Applications drive new detector technologies

Combination of superconductors, new materials, and more sophisticated processing create improved detectors across the electromagnetic spectrum.

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Applications drive new detector technologies

Combination of superconductors, new materials, and more sophisticated processing create improved detectors across the electromagnetic spectrum.

Eric J. Lerner, Contributing Editor

Although detector technology is a relatively mature field, it continues to undergo rapid change. New types of devices based on superconductivity may soon allow scientists to detect a source`s spectrum and image it at the same time, without filters or gratings. New materials are reducing cooling requirements, leading toward room-temperature, background-limited infrared (IR) detectors. And, the widepread charge-coupled-device (CCD) sensor may face stiff competition from active-pixel sensors, leading to cheaper and smaller video cameras.

Superconducting detectors

The discovery of high-temperature superconducting (HTS) materials in 1986 led to a rush to find applications, and optical and IR detectors were among the first ones studied. Because these superconductors operated at liquid-nitrogen temperatures, as did many types of IR detectors, the choice was natural. As with other HTS applications, achieving practical results was not easy, and commercial success has not yet been achieved, but new developments, such as the HTS bolometer developed at Conductus (Sunnyvale, CA), may change that (see Laser Focus World, Nov. 1996, p. 11).

Two characteristics make HTS technology attractive: the very low energy gap in such materials makes them ideal for IR detection, and superconductors have extremely low energy generation, so they can operate at high speeds without being warmed up. As with semiconductors, superconducting detectors can operate as bolometers--relying on small changes in temperature--or as quantum detectors--relying on individual photon interactions. As the resistivity of superconducting material rises very rapidly from zero, near the transition temperature, they can be very sensitive to minute changes in temperature (see Fig. 1).1 Such superconducting bolometers can compete with semiconductor bolometers at wavelengths longer than 20 µm and have the advantage that they need only liquid-nitrogen cooling, while semiconductors for the same wavelengths generally require liquid-helium temperatures.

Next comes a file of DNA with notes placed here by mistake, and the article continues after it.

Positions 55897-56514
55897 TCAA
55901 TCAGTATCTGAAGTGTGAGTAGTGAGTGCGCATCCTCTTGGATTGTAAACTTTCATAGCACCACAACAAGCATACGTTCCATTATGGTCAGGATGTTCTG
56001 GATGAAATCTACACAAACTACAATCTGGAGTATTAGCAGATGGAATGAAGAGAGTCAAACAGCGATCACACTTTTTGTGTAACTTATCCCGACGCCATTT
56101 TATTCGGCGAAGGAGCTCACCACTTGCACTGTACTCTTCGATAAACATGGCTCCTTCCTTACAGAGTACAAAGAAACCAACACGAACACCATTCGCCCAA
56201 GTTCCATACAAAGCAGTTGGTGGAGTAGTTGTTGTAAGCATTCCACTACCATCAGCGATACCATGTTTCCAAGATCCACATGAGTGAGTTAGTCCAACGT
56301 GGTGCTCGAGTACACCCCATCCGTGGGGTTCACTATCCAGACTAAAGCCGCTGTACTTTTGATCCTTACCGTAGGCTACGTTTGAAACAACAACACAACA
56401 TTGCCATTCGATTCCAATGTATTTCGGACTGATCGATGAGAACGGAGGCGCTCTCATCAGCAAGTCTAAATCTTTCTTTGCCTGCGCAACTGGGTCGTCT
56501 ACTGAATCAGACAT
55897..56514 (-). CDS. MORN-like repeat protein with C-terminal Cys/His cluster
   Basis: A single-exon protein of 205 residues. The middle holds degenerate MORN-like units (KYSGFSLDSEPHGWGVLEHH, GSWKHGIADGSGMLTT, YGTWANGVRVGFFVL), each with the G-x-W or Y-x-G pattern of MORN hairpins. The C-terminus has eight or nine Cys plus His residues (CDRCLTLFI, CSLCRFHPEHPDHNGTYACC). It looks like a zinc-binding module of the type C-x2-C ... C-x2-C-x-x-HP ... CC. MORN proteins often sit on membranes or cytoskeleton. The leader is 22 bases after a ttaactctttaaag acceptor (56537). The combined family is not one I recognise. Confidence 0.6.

Among superconducting quantum detectors, perhaps the best know is the Josephson junction. In this device, for even longer wavelengths into the submillimeter and millimeter range, nonlinear interactions between an incoming photon and the high-frequency oscillation in the junction produce a signal. Other approaches use superconducting quantum interference devices or measure changes in other electrical properties of a superconductor. All these approaches, however, have faced serious technical challenges and generally have not shown improved performance over semiconductors.